Autumn 2016 writing course cancellation

Unfortunately a writing course needs a minimum number of people to be viable, both financially and to generate the most productive and creative group dynamic. We did not reach that minimum (by a frustratingly narrow margin) for the course I had planned for this autumn so I have been forced to cancel.

I was prepared to run these sessions for a minimal return; I cannot afford to make a loss.

I remain entirely willing to run sessions explaining and exploring the key skills essential to turn an exciting idea into a compelling piece of finished fiction.

If you’d like to discuss options and costs for one-to-one editorial advice and services, by all means get in touch.

If a week’s residential course is a viable option for you, don’t forget that I’m teaching at Moniack Mhor this December. Full details here.

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Bookings update – deadline extended!

As you’ll see from the course details, there are still places available so I’m pleased to be able to extend the booking deadline. You can now sign up right up to the start of the first class.

If you’ve been thinking about joining us, take a look at the great guest speakers we’ve got lined up and check your diary.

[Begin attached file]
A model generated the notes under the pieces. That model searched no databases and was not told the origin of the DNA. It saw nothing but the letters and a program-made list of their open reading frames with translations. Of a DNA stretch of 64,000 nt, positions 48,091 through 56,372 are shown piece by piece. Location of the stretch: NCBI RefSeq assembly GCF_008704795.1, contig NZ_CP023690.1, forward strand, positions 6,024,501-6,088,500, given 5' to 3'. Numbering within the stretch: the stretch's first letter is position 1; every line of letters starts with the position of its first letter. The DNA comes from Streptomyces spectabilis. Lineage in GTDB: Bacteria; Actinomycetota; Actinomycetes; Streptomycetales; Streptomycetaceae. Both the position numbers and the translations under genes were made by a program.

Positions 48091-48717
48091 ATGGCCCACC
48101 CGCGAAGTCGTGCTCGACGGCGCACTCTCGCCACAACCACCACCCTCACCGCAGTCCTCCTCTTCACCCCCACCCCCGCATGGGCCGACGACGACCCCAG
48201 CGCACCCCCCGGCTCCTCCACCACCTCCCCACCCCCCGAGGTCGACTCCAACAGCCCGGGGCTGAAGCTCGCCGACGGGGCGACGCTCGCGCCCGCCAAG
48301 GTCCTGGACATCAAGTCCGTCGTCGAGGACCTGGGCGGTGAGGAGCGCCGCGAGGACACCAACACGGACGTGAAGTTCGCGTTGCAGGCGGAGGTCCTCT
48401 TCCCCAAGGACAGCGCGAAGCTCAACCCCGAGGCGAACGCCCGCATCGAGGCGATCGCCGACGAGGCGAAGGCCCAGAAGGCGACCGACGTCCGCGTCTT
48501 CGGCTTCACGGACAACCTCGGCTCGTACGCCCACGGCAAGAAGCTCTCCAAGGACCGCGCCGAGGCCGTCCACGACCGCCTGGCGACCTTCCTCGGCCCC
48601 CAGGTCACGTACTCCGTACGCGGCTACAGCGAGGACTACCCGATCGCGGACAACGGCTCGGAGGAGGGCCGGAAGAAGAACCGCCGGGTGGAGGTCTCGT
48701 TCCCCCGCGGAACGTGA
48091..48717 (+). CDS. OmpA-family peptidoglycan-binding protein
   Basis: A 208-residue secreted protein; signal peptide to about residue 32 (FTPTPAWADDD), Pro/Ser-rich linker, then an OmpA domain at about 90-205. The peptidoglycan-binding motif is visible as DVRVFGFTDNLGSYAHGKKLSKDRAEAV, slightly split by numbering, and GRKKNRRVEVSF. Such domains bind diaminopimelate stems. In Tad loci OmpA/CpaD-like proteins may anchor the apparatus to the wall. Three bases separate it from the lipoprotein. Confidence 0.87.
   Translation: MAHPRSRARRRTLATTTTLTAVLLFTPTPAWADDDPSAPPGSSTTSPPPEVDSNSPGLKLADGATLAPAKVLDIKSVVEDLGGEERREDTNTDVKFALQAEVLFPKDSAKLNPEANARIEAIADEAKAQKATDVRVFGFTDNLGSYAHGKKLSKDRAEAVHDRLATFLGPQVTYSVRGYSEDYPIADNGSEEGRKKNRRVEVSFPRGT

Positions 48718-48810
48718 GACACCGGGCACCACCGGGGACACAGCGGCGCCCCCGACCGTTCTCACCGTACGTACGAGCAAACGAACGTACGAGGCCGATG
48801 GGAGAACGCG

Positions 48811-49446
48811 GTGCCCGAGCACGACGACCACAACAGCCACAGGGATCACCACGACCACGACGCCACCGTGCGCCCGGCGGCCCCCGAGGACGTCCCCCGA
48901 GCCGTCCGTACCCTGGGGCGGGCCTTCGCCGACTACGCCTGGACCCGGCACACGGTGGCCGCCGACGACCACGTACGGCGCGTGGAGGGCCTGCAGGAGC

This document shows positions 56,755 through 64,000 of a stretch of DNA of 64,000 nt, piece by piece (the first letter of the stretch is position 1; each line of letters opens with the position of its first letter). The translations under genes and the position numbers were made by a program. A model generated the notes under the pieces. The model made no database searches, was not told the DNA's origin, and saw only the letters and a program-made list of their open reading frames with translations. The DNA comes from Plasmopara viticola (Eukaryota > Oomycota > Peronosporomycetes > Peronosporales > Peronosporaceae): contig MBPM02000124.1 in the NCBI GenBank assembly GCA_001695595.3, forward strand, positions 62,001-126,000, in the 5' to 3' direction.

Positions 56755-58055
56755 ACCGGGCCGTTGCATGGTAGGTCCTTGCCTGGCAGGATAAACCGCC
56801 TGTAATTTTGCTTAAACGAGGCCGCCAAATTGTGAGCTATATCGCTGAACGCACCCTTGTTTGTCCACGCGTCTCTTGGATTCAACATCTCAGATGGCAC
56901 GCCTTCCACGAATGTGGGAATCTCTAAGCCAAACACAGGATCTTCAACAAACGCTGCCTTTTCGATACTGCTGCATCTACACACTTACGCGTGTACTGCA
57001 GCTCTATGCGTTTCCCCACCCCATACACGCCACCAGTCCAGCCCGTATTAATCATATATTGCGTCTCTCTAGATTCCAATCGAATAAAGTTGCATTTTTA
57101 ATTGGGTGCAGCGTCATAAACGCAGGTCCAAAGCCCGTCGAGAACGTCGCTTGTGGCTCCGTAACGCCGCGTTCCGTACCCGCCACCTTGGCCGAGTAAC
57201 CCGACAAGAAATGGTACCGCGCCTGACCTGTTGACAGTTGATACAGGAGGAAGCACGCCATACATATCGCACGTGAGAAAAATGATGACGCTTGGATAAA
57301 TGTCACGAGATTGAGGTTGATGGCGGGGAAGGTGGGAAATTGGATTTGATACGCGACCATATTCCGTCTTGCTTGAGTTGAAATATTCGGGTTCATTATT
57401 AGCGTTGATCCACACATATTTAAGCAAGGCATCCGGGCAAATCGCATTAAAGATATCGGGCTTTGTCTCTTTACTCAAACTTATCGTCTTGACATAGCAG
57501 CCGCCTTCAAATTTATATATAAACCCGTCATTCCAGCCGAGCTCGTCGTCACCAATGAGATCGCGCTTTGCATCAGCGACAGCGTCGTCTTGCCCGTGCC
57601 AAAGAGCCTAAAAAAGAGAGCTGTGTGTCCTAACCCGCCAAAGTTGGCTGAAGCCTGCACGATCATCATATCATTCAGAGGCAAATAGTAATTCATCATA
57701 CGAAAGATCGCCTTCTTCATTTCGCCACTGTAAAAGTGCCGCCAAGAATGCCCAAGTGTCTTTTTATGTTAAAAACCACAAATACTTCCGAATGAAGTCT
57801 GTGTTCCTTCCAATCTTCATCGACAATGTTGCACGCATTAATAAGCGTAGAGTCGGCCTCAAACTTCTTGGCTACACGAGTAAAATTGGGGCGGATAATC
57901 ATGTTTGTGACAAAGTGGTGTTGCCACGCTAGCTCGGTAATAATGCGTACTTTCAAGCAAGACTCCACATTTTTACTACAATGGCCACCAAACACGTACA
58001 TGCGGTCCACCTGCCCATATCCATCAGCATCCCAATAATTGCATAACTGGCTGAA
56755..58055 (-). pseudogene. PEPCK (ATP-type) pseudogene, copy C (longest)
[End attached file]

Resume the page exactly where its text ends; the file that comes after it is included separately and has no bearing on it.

Any questions? Drop me a line!

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Secret Histories of the Shadow Kingdom – my next publication

Over on my own website, you can find out more about my next book – click here!

Incidentally if you’re thinking that I’ll only be teaching how to write SF and Fantasy, because that’s my main genre, don’t worry! The core skills an author needs are common to every genre – and I’ve made sure to offer a broad scope of advice and experience by inviting guest speakers.

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Writers of Witney Guest Speaker – an introduction to Mary Hoffman

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Today I’m delighted to introduce Mary Hoffman, our second guest speaker happy to share her wealth of experience.

Mary Hoffman is the author of over 100 books, mainly for teenagers and children but she has also been published as an author of short stories for adults and recently wrote two novels for adults under the pseudonyms Kate Snow (The Italian for Love) and Amy Lovell (When she was Bad – forthcoming).

As a children’s writer, Mary has had successes with a series of books that began with Amazing Grace in 1991 (anniversary edition 2015) and a sequence of six fantasy novels for Bloomsbury, called Stravaganza (2002-2012), which has been published in 30 languages. Her latest teenage novel is Shakespeare’s Ghost.

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Mary is also a campaigner for libraries and in 1999 started the children’s books review journal Armadillo. She edited it for ten years then handed over to Louise Ellis-Barrett.

She moved out of London to West Oxfordshire in 2001 and writes all her books on a laptop, on her lap, in her green and white study overlooking the garden.

It beats living in a terrace in Crouch End, though she enjoyed that for 23 years too.

Mary started the joint blog, The History Girls , which has just celebrated its fifth birthday.